Healthy Intake: Healthy eating patterns include fat-free and low-fat (1%) dairy, including milk, yogurt, cheese, or fortified soy beverages (commonly known as “soymilk”). Soy beverages fortified with calcium, vitamin A, and vitamin D, are included as part of the dairy group because they are similar to milk based on nutrient composition and in their use in meals. Other products sold as “milks” but made from plants (e.g., almond, rice, coconut, and hemp “milks”) may contain calcium and be consumed as a source of calcium, but they are not included as part of the dairy group because their overall nutritional content is not similar to dairy milk and fortified soy beverages (soymilk). The recommended amounts of dairy in the Healthy U.S.-Style Pattern are based on age rather than calorie level and are
2 cup-equivalents per day for children ages 2 to 3 years, 2½ cup-equivalents per day for children ages 4 to 8 years, and 3 cup-equivalents per day for adolescents ages 9 to 18 years and for adults.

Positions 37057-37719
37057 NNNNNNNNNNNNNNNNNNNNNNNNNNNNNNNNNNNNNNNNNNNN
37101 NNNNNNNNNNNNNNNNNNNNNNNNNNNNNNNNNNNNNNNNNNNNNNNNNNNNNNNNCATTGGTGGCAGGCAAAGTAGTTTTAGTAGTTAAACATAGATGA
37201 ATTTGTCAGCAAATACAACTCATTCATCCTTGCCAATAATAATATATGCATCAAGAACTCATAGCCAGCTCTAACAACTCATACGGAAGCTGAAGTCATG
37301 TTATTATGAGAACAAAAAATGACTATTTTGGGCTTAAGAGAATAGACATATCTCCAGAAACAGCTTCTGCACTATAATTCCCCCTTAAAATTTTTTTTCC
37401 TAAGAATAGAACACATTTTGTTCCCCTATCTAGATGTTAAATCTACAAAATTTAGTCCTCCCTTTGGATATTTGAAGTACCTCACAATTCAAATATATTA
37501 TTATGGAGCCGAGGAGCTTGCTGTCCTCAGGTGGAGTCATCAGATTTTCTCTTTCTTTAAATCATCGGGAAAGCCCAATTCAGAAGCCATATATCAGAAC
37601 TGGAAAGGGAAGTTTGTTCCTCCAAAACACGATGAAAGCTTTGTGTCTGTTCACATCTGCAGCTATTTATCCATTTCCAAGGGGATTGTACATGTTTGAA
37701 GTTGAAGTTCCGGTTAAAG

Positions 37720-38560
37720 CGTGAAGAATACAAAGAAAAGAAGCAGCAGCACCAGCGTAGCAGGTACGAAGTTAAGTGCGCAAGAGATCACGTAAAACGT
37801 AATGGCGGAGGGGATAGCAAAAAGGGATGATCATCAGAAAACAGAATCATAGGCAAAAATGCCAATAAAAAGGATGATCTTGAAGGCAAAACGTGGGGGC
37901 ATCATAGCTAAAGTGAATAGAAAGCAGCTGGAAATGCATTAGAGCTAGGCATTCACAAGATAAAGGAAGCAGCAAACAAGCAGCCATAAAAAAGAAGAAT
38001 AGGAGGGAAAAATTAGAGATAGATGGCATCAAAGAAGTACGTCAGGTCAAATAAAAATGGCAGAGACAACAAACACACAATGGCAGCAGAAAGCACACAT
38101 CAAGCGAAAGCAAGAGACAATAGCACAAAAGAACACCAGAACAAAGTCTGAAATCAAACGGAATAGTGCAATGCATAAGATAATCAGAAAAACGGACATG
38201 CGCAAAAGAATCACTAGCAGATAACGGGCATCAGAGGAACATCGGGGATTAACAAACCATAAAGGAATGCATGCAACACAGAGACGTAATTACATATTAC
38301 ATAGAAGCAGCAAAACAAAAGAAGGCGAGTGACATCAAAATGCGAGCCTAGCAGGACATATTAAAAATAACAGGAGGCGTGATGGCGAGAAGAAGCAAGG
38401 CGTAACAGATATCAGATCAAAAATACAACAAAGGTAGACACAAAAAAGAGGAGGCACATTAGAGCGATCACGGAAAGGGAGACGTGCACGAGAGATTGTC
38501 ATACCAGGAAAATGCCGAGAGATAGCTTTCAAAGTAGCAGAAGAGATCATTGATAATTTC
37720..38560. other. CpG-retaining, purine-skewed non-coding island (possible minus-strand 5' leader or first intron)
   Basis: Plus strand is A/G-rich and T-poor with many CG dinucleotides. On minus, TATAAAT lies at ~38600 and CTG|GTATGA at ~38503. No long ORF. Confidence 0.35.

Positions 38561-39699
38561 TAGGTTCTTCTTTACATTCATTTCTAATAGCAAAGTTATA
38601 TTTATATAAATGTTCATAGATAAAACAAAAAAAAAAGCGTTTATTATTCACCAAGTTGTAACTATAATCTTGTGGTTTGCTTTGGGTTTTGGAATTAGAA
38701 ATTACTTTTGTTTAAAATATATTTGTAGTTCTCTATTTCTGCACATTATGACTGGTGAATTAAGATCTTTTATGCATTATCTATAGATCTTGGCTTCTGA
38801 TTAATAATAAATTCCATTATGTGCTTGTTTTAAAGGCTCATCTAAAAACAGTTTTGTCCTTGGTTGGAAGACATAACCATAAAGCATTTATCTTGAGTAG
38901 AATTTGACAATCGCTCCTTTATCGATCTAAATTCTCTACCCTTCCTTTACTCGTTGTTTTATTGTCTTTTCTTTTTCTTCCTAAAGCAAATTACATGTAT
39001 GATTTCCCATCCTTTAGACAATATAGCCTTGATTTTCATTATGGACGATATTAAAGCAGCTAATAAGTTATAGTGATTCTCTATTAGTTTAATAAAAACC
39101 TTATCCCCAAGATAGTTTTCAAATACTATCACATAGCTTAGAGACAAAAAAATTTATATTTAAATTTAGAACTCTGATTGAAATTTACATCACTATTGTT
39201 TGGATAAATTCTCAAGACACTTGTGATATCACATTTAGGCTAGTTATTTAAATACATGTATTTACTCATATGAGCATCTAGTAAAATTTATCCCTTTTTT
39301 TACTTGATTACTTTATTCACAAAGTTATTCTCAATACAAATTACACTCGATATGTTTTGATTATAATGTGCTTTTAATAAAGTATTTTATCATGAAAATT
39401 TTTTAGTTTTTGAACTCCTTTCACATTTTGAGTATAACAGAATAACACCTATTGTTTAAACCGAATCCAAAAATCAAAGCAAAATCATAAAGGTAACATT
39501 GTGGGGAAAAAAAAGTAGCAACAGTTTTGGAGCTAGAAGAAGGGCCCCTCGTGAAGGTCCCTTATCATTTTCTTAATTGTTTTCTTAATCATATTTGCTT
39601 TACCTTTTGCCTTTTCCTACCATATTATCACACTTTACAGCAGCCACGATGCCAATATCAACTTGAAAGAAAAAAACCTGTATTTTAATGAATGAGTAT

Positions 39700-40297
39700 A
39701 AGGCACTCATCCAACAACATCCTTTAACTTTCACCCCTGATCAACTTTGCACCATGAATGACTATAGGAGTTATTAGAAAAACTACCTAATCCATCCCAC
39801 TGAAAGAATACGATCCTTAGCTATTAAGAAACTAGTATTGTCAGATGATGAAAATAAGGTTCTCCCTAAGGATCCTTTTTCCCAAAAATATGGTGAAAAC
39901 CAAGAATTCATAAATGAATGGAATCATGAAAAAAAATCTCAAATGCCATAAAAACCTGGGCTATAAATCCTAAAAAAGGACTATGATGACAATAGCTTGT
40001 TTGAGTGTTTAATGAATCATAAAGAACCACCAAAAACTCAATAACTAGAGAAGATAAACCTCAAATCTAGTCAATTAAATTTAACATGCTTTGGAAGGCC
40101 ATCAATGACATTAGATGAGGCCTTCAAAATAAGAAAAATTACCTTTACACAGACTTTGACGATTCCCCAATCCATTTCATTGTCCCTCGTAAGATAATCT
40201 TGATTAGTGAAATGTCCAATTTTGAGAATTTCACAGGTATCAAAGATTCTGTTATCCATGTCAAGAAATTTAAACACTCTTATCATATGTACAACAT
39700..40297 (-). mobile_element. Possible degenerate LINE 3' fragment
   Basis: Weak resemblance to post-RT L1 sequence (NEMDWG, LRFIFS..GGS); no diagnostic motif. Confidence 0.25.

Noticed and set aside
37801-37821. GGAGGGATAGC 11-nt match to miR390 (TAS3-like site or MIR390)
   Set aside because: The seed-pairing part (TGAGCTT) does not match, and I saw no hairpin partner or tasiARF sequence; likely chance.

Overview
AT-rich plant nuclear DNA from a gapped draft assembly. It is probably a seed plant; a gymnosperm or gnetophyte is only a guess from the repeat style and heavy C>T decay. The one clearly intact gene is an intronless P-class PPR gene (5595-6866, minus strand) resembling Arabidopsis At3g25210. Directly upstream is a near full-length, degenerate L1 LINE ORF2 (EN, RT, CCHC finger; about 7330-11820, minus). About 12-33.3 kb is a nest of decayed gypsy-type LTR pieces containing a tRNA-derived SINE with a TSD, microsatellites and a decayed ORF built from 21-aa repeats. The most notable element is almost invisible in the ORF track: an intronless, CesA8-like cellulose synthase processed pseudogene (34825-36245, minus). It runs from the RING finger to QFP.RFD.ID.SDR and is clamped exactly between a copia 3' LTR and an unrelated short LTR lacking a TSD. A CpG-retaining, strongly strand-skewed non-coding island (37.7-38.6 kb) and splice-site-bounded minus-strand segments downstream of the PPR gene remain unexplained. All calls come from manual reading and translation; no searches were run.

Key Nutrient Contributions: The dairy group contributes many nutrients, including calcium, phosphorus, vitamin A, vitamin D (in products fortified with vitamin D), riboflavin, vitamin B12, protein, potassium, zinc, choline, magnesium, and selenium.
Considerations: Fat-free and low-fat (1%) dairy products provide the same nutrients but less fat (and thus, fewer
calories) than higher fat options, such as 2% and whole milk and regular cheese. Fat-free or low-fat milk and yogurt, in comparison to cheese, contain less saturated fats and sodium and more potassium, vitamin A, and vitamin D. Thus, increasing the proportion of dairy intake that is fat-free or low-fat milk or yogurt and decreasing the proportion that is cheese would decrease saturated fats and sodium and increase potassium, vitamin A, and vitamin D provided from the dairy group. Individuals who are lactose intolerant can choose low-lactose and lactose-free dairy products. Those who are unable or choose not to consume dairy products should consume foods that
provide the range of nutrients generally obtained from dairy, including protein, calcium, potassium, magnesium, vitamin D, and vitamin A (e.g., fortified soy beverages [soymilk]).